The heart has 2 atria and 2 ventricles.

      Their rates (beats/minute) may differ (as in atrial fibrillation, atrial flutter, etc.).

     
Ventricular rate (QRS rate) is regarded as the heart rate.

     
Atrial rate (P wave rate) is NOT regarded as the heart rate.

  If the heart rhythm is regular, then ( at a paper speed of 25mm/second):

      Heart rate =
1500 / the number of small squares between two consecutive R waves.

  If the heart rhythm is regular, then (at a paper speed of 25mm/second):

      Heart rate =
300 / the number of large squares between two consecutive R waves.

  If the heart rhythm is irregular (as in atrial fibrillation, or in atrial flutter with variable AV block)

      we can only roughly estimate the heart rate.

      In such a situation, the number of QRS complexes during a 6 second period (30 large squares) is counted.

      If this number is multiplied by 10, we get an approximate heart rate in one minute.

  The heart rhythm is irregular in patients with atrial fibrillation.

      When such a patient is monitorized, the heart rate depicted on the monitor will change continuously.

      This continuous change in heart rate results from abrupt changes in RR intervals.

      A heart rate monitor measures RR intervals very frequently and the instantenous heart rate will be

      derived from these continuously changing RR intervals which will obviously result in a continously

      changing heart rate.

      In such patients, the sudden changes observed on a heart rate monitor does not necessitate to be panicked.

 
Sometimes, ECG computer's software may calculate the heart rate erroneously.

      Especially, when
QRS complexes and T waves have similar amplitudes ECG software may

      fail to discriminate them, and may
inadvertently report the heart as doubled.




ECG 1.
A QRS complex on a thick line is taken as reference and thick lines to the next QRS complex on a thick line are counted:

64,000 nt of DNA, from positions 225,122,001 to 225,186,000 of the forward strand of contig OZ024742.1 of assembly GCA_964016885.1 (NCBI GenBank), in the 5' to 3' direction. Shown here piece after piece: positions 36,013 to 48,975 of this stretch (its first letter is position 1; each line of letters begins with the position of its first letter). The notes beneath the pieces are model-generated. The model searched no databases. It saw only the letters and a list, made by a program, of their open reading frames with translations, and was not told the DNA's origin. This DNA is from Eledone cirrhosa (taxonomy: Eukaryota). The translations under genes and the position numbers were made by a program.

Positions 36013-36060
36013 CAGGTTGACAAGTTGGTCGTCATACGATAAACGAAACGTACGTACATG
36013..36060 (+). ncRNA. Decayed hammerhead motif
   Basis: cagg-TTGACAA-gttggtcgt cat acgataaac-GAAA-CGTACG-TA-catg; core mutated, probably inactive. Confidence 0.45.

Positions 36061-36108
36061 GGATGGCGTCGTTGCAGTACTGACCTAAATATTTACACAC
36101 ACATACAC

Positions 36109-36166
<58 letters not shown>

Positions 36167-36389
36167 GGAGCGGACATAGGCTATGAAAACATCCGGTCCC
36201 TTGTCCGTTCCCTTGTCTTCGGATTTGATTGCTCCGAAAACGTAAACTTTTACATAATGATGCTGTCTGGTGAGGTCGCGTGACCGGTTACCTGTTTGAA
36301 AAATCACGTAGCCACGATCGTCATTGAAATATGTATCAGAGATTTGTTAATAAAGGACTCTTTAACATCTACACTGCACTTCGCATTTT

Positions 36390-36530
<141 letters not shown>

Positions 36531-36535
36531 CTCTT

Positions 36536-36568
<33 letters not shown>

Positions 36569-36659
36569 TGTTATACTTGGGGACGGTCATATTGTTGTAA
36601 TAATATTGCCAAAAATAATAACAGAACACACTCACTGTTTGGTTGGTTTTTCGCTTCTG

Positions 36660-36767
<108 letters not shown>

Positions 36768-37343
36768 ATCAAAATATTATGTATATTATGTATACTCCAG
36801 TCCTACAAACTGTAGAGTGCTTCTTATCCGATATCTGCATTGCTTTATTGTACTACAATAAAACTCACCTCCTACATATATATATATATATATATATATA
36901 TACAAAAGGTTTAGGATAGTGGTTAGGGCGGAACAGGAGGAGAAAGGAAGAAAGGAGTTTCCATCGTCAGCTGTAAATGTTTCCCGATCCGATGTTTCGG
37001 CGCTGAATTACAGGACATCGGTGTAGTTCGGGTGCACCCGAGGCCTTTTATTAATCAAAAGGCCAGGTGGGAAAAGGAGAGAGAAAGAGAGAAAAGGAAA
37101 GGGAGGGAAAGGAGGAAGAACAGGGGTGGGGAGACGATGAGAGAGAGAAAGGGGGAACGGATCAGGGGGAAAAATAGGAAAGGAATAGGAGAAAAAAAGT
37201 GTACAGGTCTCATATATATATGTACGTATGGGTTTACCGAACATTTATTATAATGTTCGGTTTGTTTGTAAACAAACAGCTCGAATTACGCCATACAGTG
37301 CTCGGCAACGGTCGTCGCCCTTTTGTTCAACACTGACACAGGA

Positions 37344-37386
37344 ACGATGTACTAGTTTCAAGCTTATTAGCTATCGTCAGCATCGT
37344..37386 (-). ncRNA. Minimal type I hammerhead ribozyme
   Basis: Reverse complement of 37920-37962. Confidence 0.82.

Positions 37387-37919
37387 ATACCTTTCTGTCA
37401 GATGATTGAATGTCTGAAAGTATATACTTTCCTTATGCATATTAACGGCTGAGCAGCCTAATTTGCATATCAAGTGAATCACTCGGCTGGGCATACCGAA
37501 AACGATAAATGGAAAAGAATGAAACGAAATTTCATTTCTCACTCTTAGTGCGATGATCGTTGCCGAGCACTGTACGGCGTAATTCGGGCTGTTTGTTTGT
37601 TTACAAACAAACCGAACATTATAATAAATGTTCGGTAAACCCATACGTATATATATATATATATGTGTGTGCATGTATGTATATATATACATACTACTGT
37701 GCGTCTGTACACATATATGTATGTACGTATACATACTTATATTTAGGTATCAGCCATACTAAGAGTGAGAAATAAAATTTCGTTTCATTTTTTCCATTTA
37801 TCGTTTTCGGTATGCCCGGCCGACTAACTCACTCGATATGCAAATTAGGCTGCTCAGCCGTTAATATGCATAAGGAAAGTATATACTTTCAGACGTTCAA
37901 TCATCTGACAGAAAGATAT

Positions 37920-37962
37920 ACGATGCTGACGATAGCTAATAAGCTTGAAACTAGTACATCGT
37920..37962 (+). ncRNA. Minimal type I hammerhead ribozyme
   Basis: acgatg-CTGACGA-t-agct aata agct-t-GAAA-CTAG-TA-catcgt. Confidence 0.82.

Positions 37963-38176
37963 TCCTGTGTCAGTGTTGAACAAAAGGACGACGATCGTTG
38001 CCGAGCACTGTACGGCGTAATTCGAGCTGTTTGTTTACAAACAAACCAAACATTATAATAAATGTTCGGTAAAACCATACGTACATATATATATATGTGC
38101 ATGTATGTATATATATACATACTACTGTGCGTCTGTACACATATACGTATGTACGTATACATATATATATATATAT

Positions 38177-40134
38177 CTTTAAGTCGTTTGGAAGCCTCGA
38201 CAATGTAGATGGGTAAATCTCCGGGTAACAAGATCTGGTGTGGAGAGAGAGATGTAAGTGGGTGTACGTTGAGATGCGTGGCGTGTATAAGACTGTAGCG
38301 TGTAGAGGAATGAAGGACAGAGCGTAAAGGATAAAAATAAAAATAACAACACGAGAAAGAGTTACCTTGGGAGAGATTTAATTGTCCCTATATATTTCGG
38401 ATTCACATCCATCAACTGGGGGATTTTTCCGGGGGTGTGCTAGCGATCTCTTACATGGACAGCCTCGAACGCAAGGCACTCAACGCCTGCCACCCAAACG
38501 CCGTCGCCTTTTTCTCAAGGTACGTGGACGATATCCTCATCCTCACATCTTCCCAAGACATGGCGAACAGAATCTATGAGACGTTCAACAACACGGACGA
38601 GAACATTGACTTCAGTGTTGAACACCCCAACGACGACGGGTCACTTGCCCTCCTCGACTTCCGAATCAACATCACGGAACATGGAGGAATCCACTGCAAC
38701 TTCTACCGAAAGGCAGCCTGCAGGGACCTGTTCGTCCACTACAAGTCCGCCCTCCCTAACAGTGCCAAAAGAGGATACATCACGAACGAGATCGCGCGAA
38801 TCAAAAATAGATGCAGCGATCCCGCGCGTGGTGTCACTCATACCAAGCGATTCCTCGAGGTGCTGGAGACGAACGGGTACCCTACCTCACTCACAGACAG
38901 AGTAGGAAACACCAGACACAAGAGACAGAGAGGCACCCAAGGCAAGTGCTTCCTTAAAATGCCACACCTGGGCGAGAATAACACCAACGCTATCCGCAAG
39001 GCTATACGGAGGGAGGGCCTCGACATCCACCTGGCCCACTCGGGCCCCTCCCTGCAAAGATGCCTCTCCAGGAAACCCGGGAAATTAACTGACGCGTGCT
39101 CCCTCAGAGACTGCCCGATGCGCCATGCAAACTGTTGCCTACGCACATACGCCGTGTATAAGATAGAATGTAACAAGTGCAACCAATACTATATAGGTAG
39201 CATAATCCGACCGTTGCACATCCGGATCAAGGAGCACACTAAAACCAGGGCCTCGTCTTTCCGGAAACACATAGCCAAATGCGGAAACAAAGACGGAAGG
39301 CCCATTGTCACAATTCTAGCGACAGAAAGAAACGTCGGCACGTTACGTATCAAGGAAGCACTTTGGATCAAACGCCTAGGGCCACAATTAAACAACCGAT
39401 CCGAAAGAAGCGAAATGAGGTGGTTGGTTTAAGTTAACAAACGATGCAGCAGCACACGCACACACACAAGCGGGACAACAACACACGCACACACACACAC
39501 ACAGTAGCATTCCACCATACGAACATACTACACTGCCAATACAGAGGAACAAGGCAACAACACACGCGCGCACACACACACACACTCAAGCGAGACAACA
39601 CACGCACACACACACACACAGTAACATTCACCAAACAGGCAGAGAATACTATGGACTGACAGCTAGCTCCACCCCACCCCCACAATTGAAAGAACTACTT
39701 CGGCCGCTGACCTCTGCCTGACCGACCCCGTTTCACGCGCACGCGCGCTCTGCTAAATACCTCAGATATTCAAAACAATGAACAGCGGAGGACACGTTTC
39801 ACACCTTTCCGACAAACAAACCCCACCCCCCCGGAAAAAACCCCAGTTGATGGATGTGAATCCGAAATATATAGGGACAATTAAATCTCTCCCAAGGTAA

300-150
. The heart rate is 150 /minute.
This calculation method is valid only at a recording (paper) speed of 25mm/second.





ECG 2.
A QRS complex on a thick line is taken as reference and thick lines to the next QRS complex on a thick line are counted:
300-150-100
. The next QRS complex is on the third thick line. The heart rate is 100 /minute.
This calculation method is valid only at a recording (paper) speed of 25mm/second.





ECG 3.
A QRS complex on a thick line is taken as reference and thick lines to the next QRS complex on a thick line are counted:
300-150-100-75
. The next QRS complex is between the next third and fourth lines.
The heart rate is
between 75-100/minute.
This calculation method is valid only at a recording (paper) speed of 25mm/second.





ECG 4.
A QRS complex on a thick line is taken as reference and thick lines to the next QRS complex on a thick line are counted:
300-150-100-75-60-50-43
. The next QRS complex is between the next sixth and seventh lines.
The heart rate is
between 43-50/minute.
This calculation method is valid only at a recording (paper) speed of 25mm/second.





ECG 5. The ECG above shows the onset of
Adenosine effect in a patient with atrial flutter
Adenosine injection results in atrioventricular (AV) block and heart rate (ventricular rate) slows down.
When
heart rate (ventricular rate) slows down, flutter waves become clearly visible.
This is atrial flutter.
Ventricular rate (QRS rate) is regarded as heart rate.
Atrial rate (P wave rate) is not regarded as heart rate.

Click here for a more detailed ECG





ECG 6. Above is an ECG from a 75 years-old woman with hypertension, COPD, and chronic renal failure.
When the above ECG was recorded, her serum potassium level was measured as 8.6 mmol/L (hyperkalemia).
She was also under Digoxin therapy.
Nodal rhythm is seen. P waves are not visible.
QRS complexes are widened and the T waves in right precordial leads are relatively prominent.
This ECG was recorded at a standart calibration of 25 mm/second.
Hyperkalemia may result in tall, pointed T waves.
In the above ECG, many leads show QRS complexes and T waves with similar amplitudes.
Because of this, the ECG software counts
QRS complexes and T waves as seperate QRS complexes,
which results in
inadvertently doubling the heart rate as 62/minute.
The actual heart rate in this patient is 31/minute.

Click here for a more detailed ECG